Canada Day

Canada Day Date: July 1, 2010

Canada Day is celebrated by Canada as a public holiday.

Formerly known as Dominion day, Canada Day is a federal holiday celebrating on the 1st of July the enactment of the British North Americas Act of 1867. The celebrations commemorate Canada instated as a single country of 4 provinces. Also known as the Birthday of Canada marks the joining of the British colonies, Nova Scotia, New Brunswick and the province of Canada divided into Quebec and Ontario.

Canada Day History

Canada was regarded as becoming an independent kingdom in its own right that day however an insight into the history states that at first the British Parliament kept limited rights of political control over Canada, slowly hedging away over the years until the last vestiges were ended in 1982 when the Constitution Act finally enacted the Canadian Constitution. Canada Day still differs from Independence day as there is still no exact date of clear independence.

Canada Day Traditions and Activities

Since 1958, the government has arranged for an annual celebration of Canada’s Birthday where originally the Canadian Secretary of State was in charge of the Co-ordination of events. The format of trooping of the colours on the lawn at Parliament Hill, a sunset ceremony, and Live band with fireworks was the main order of the day. However since 1980 seed money has been distributed by the government of Canada and now popular and amateur activities are organised in hundreds of communities by volunteer groups to mark the day. The sovereign Queen Elizabeth 2nd has attended many times including the Canada Day centennial.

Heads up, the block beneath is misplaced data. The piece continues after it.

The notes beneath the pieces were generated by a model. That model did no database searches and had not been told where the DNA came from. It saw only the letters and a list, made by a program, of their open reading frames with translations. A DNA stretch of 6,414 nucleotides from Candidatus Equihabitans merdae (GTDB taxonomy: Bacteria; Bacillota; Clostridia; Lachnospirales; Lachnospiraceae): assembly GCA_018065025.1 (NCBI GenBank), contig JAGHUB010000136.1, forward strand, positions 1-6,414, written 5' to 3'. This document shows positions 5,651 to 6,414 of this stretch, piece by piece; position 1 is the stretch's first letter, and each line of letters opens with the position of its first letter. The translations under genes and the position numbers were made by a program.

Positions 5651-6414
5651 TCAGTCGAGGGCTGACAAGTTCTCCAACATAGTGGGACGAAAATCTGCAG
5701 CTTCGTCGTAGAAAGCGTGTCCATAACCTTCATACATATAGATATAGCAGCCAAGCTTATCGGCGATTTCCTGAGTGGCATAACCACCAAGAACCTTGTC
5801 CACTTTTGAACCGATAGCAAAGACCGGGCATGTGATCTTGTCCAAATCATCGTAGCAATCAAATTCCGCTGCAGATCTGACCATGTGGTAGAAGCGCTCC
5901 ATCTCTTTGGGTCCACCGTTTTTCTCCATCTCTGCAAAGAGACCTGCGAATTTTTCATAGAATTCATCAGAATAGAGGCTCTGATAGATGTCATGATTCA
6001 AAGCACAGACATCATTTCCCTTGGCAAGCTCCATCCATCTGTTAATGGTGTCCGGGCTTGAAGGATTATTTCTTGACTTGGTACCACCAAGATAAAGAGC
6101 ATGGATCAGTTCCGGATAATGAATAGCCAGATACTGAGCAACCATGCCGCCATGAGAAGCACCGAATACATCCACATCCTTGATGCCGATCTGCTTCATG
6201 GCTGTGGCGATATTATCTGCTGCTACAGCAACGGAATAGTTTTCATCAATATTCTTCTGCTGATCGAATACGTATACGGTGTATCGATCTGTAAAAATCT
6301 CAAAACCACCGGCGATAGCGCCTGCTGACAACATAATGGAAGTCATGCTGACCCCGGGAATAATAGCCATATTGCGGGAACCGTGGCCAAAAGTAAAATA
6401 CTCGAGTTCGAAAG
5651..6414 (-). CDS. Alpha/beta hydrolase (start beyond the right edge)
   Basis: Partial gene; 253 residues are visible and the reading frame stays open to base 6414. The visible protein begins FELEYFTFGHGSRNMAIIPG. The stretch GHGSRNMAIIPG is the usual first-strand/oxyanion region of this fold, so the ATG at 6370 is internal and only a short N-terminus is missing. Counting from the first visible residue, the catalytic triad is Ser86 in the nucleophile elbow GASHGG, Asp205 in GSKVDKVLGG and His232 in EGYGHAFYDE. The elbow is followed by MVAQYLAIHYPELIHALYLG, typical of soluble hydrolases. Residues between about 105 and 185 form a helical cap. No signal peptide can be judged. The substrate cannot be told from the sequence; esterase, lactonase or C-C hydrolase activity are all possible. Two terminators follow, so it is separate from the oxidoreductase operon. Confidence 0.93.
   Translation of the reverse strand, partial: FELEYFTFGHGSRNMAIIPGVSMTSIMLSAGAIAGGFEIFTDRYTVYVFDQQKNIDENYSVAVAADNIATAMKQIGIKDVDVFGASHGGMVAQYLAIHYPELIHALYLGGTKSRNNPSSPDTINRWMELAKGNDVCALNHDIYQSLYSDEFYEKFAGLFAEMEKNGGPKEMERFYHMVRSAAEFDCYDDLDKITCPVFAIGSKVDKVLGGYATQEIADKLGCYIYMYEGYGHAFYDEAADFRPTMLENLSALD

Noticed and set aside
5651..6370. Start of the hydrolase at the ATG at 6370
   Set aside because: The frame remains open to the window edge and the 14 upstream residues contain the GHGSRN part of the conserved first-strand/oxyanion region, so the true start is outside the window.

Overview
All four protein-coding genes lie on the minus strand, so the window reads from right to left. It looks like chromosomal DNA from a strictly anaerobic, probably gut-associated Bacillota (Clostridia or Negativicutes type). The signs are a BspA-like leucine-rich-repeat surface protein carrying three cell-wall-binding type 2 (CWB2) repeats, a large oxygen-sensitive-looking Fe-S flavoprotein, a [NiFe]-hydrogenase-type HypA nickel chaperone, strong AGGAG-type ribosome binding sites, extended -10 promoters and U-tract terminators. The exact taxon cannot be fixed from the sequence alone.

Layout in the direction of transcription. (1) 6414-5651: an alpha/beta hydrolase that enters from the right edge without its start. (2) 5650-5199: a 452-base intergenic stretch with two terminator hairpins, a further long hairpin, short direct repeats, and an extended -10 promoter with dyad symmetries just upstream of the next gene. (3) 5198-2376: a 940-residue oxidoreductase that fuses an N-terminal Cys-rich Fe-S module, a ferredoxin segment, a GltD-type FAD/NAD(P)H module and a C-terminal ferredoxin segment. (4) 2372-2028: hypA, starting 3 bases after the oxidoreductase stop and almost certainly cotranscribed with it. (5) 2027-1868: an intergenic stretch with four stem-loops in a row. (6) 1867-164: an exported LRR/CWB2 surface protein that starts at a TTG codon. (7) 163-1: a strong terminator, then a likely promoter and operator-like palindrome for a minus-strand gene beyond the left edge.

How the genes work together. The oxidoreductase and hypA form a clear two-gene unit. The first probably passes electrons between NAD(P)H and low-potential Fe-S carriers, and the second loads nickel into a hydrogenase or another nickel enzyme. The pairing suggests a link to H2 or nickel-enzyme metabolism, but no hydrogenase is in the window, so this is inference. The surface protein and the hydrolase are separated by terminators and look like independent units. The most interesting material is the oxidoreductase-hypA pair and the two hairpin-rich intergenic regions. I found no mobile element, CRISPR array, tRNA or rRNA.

Many people celebrate July 1 with family and friends, having picnics and barbecues. Many towns and cities organise parades, funfairs, concerts and parties. Although the 1st of July is officially Canada Day since 1982 July 1st, if this date falls on a weekend workers and scholars still receive a holiday day on the following Monday.

July 1 for Canadians overseas is also recognised throughout the world and many enthusiasts celebrate in other countries creating their own style of celebrations. In Trafalgar Square in London many Canadians flock to enjoy their day of Canadian independence together with fellow citizens and friends outside the Famous Canada House.

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Source by Noel Moitre

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